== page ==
Yoenis Cespedes - La Potencia, Demigod, Cuban Missile, Yo, Cespy. Where to begin with Cespedes? Potencia is Spanish for "power," and he's a power hitter, so he picked up that name somewhere along the line. (It's also Spanish for "potential," and in Cuba he was always seen as a really promising player; the name is some combination of those two things.) When he was signed out of Cuba by the A's, it was reported that he would supplant Coco in center field; Coco responded to this suggestion by claiming that "Unless he's a demigod come down from the heavens, no one is going to outshine me in center field." Fans immediately clung to that nickname for their new player, and it stuck despite the fact that Coco turned out to be right. Cespy wasn't a demigod on defense and Coco returned to center midseason. The Cuban Missile is really Aroldis Chapman, who earned that name with his triple-digit fastballs before Cespedes was even in the majors (it's listed on Chapman's B-R page, and that's pretty official). However, that doesn't stop us from referring to Cespy's biggest bombs by that moniker.

Josh Reddick - Shreddick, Spiderman. You're smart, you could have figured Shreddick out. That one doesn't get used a lot, though. Any mentions of Spiderman also refer to him, based on his Spidey-like catch from 2012 and his walk-off celebration from the same year.

Craig Gentry - Kitten Face. This name was acquired from Texas fans, leading to the obvious question of whether or not trading for players who already have fun nicknames is the next undervalued commodity in baseball (it's not). As I understand it, the name comes from some combination of Gentry's gentle facial features and his cat-like reflexes on defense. There's even a picture of him wearing a Kitten Face t-shirt, although this pic is a bit more fun.

Players who don't have nicknames yet

Jarrod Parker - He's been on the team for two years, but he's one of those goes-about-his-business types who stays out of the spotlight. The list of things that I know about Jarrod Parker: he's right-handed, he always has a big wad of something in his lip, and he can't really grow a mustache. Not much to work with.

A.J. Griffin - It's a bit more surprising that Griffin doesn't have a nickname yet. Between the wavy hair, the goofy glasses and the sketchy mustache, there is plenty of flair to go around. Community suggestion: Lion Heart, in reference to the fact that he seems to perform beyond his physical abilities while also sporting a gigantic mane of blond hair.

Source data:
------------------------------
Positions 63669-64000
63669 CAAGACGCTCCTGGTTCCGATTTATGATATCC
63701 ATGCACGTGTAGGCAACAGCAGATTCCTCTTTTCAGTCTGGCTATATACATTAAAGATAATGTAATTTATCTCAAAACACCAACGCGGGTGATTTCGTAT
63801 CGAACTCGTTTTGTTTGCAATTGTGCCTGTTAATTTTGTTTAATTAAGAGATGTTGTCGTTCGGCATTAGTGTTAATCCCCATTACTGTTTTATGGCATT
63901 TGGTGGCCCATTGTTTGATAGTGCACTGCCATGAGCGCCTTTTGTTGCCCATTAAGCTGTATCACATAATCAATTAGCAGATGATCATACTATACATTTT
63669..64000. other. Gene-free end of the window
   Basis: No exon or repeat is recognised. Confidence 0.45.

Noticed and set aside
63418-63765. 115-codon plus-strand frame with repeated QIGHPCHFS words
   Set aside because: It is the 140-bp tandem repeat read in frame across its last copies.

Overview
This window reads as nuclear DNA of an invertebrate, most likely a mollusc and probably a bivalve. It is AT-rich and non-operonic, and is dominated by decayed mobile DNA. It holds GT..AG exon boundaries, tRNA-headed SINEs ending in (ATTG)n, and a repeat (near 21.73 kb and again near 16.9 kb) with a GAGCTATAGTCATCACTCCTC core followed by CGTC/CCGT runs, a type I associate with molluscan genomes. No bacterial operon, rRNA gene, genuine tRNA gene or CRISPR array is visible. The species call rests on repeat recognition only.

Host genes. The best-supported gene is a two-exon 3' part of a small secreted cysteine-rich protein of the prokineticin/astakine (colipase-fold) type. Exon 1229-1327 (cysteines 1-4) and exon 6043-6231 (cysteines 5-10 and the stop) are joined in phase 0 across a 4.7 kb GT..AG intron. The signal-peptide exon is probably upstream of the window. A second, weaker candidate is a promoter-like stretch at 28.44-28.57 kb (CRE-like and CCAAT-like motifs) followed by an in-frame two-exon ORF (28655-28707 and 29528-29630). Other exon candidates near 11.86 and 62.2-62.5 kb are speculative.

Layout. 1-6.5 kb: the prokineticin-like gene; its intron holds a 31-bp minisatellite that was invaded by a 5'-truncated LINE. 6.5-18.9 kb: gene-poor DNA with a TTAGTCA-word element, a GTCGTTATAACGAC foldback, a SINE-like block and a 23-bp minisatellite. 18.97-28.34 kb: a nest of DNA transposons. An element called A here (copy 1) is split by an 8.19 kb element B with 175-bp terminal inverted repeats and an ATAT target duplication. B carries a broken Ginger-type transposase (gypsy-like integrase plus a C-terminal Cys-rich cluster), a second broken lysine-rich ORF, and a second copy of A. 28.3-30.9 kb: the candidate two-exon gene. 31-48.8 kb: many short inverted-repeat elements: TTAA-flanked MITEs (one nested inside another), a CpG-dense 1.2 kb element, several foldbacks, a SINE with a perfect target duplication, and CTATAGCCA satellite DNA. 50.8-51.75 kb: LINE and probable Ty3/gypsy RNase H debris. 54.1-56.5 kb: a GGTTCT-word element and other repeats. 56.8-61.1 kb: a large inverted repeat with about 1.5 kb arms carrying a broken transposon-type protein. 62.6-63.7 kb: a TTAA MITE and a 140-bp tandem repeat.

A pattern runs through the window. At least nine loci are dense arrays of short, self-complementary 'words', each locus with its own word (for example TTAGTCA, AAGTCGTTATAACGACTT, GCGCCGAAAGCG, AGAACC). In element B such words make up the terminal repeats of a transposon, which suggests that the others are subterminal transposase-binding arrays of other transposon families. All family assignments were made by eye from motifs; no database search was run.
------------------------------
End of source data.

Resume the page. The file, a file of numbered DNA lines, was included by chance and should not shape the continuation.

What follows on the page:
Dan Straily - His smile is reminiscent of David Letterman? That's all I've got.

Dan Otero

Jesse Chavez - He used to be referred to as "gascan" a lot, but then he became good at pitching.

Jed Lowrie - Jedediah? That doesn't really count. "Meowrie" continues the cat-themed names.

Daric Barton - He's often referred to as DarBar, but it's best just not to talk about him around here unless it's absolutely necessary.

New players who haven't suited up for the A's yet

Scott Kazmir - Hopefully, any future nicknames will be related to his excellent pitching rather than his brittle arm. Community suggestion: Skeeter, due to his time with the Sugar Land Skeeters of the Independent League in 2012.

Drew Pomeranz - He's "Pom" for now.

Jim Johnson - Sometimes referred to as JJ, for now.

Luke Gregerson - I expect a Star Wars-related nickname at some point this season.

Eric O'Flaherty

Fernando Abad - So much pun potential, such as, "He had Abad outing" or "That wasn't Abad performance."

Nick Punto - I predict that he'll have a nickname within five minutes of taking the field for the A's.


And there you have it. I'm sure that I missed something on this list, so please kindly point that out in the comments. Feel free to suggest any new nicknames if you'd like, and if anyone comes with a good one then perhaps it'll stick!